A FINRA arbitration panel has ordered J.P. Morgan Securities to fork over $350,000 to compensate a former private banker for wrongfully terminating her from her job and damaging her reputation.
Kostantina Dimitrova Bourdev, who worked for J.P. Morgan Chase Bank in San Jose, Calif., claimed that J.P. Morgan wrongly accused her of participating in customer meetings where a financial advisor she sometimes worked with misrepresented investment products, said Bourdev's attorney, Cary Lapidus of San Francisco.
J.P. Morgan also alleged that Bourdev failed to report those misrepresentations to the bank.
In fact, Bourdev had never been in any meetings during which misrepresentations were made to customers, Lapidus said.
Bourdev, a private banker who held her securities license through J.P. Morgan Securities, sometimes worked in tandem with the financial advisor, holding joint customer meetings and presentations. Bourdev mostly presented banking products, while the advisor presented investment products, according to Lapidus.
Bourdev was dismissed from J.P. Morgan in September 2013, one month after the advisor was fired for allegedly telling clients that certain investments were without risk and guaranteed to rise in value. The advisor had had a troubled relationship with the bank, Lapidus said.
After considering the evidence, the panel found that Bourdev had not been present during the misconduct of the advisor and that Bourdev had not been involved in any alleged wrongdoing, FINRA's panel stated in a filing.
During the arbitration, it came out that J.P. Morgan had not given Bourdev any notice that there were charges against her. "They gave my client no opportunity to defend herself. They terminated her before she had an opportunity to show them that they were incorrect," said Lapidus.
Bourdev brought the proceeding to repair her reputation and set the record straight on her U5 form. The form not only falsely stated that she participated in presentations in which misrepresentations were made but also checked a box indicating that there were alleged violations of investment statutes and regulations.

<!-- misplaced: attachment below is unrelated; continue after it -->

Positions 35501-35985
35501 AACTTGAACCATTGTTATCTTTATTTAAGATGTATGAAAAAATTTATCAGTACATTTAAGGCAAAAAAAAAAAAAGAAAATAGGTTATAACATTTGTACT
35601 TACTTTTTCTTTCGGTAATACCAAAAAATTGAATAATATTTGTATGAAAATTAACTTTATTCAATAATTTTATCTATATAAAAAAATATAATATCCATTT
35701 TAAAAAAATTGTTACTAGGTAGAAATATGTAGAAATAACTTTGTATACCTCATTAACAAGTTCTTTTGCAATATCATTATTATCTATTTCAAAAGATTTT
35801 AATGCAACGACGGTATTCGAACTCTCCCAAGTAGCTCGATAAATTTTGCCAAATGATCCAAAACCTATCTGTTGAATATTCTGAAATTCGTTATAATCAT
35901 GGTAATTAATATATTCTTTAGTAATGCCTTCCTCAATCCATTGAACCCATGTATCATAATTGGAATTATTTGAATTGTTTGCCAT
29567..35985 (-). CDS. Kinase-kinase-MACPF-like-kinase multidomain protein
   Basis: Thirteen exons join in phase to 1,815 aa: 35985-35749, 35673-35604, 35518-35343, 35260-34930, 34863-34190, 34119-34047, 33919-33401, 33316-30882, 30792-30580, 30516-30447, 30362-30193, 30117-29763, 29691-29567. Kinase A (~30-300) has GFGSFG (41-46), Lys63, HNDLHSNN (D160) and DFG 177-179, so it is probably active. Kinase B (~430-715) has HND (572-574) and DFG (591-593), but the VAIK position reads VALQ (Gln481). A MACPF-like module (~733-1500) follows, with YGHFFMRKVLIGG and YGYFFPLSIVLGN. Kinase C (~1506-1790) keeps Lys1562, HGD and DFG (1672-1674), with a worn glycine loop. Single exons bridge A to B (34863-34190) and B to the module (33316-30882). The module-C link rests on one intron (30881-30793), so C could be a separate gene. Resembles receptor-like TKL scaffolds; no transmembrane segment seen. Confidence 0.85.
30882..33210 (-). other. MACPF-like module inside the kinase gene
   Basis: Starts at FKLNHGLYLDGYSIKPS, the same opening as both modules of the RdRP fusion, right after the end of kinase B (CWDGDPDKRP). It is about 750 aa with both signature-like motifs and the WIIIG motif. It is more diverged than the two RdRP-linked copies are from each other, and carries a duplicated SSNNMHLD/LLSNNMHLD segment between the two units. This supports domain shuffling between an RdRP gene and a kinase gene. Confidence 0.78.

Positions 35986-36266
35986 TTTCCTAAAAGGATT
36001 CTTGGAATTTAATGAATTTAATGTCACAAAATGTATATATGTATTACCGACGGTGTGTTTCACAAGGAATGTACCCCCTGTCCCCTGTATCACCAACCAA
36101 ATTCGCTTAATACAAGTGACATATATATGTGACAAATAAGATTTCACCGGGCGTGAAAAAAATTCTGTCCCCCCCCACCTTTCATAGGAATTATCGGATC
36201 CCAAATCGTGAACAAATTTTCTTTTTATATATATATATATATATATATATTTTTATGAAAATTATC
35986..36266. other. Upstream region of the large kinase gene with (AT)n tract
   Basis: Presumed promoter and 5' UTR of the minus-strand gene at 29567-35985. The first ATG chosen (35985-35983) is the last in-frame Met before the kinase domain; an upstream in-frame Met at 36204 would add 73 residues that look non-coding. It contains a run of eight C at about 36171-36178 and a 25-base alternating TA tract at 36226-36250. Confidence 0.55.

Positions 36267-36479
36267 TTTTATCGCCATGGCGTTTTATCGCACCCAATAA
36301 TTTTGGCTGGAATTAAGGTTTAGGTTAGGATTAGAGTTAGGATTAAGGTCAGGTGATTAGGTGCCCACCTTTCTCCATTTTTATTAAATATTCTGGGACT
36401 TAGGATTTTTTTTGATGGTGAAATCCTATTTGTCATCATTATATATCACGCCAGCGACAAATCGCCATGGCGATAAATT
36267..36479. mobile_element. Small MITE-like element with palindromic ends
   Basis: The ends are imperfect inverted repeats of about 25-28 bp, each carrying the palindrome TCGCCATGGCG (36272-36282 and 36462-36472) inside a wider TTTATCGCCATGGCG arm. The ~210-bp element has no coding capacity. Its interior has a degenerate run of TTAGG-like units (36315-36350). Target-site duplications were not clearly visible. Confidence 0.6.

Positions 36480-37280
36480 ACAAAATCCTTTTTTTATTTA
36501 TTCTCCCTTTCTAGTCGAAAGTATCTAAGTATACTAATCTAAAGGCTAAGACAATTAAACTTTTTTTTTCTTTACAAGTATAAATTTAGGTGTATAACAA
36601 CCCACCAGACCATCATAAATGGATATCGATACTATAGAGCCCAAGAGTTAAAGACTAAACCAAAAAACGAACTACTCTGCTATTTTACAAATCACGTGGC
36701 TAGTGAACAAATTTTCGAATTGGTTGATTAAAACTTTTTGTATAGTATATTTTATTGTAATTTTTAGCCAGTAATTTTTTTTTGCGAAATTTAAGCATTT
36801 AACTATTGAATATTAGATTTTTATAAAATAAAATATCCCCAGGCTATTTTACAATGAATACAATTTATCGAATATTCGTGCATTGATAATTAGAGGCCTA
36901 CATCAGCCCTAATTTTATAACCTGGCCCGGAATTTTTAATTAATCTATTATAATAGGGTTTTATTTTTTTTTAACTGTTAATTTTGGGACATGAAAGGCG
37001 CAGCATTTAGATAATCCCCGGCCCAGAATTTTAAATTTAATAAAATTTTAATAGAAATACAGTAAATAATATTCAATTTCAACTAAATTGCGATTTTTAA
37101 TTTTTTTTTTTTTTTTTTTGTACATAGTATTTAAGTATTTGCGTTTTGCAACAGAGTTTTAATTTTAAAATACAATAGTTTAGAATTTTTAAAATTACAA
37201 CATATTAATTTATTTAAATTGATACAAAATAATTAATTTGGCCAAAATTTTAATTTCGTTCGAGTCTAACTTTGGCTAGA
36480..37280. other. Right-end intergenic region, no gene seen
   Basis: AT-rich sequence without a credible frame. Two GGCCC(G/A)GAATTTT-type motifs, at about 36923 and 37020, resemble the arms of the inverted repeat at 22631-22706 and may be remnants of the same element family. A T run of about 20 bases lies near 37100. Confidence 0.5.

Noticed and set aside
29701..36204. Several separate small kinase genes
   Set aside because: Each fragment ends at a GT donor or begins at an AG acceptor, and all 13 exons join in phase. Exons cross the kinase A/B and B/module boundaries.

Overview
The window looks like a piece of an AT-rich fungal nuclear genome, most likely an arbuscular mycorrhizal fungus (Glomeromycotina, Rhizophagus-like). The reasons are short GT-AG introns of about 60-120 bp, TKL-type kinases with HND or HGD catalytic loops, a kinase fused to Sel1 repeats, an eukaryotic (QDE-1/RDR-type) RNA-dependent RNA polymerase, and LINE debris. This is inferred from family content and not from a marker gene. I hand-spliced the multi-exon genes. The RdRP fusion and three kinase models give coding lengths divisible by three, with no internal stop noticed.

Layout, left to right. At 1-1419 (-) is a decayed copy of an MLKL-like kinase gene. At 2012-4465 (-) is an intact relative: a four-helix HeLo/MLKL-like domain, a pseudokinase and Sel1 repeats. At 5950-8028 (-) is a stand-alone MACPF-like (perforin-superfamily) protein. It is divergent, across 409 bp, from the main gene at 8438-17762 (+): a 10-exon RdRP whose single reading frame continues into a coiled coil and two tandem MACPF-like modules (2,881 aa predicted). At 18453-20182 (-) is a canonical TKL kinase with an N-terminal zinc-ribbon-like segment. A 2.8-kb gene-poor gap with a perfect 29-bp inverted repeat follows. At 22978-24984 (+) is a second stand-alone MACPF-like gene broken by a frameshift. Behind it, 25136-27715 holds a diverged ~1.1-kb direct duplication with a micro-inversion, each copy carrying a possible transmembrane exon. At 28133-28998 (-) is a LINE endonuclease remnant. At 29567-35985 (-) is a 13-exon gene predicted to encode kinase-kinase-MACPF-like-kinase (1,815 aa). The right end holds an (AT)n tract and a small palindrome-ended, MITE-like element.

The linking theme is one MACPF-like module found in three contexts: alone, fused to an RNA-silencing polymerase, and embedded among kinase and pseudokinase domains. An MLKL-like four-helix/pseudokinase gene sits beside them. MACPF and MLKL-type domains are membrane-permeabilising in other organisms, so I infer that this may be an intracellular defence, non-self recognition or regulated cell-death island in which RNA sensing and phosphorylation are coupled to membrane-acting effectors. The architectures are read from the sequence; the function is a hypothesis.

"With that kind of language, she could not find a comparable job," said Lapidus.
According to Lapidus, Bourdev was one of J.P. Morgan's top performers, having worked her way up to be a private banker.
"She eventually took a job with Ameriprise but she had to go back to the first rung of the ladder," said Lapidus. "The job paid about half of what she was earning at J.P. Morgan Chase."
Bourdev joined Ameriprise in November 2013, according to her BrokerCheck report. She did not return a message seeking comment.
Bourdev sought compensatory damages for the money she lost as a result of the false statements on the U5 and the wrongful termination by J.P. Morgan. She sought both back pay as well as future pay that was likely to be lost, according to Lapidus.
In addition to $350,000, the arbitration panel held J.P. Morgan liable for interest on the award at a rate of 10% annually, plus $200 as reimbursement for the non-refundable portion of Bourdev's filing fee. The panel also recommended that Bourdev's U5 be corrected.
J.P. Morgan's attorney, Jeffrey Wortman of Los Angeles law firm Seyfarth Shaw, did not return a call seeking comment. Mike Fusco, a spokesperson for Chase Wealth Management, declined to comment.
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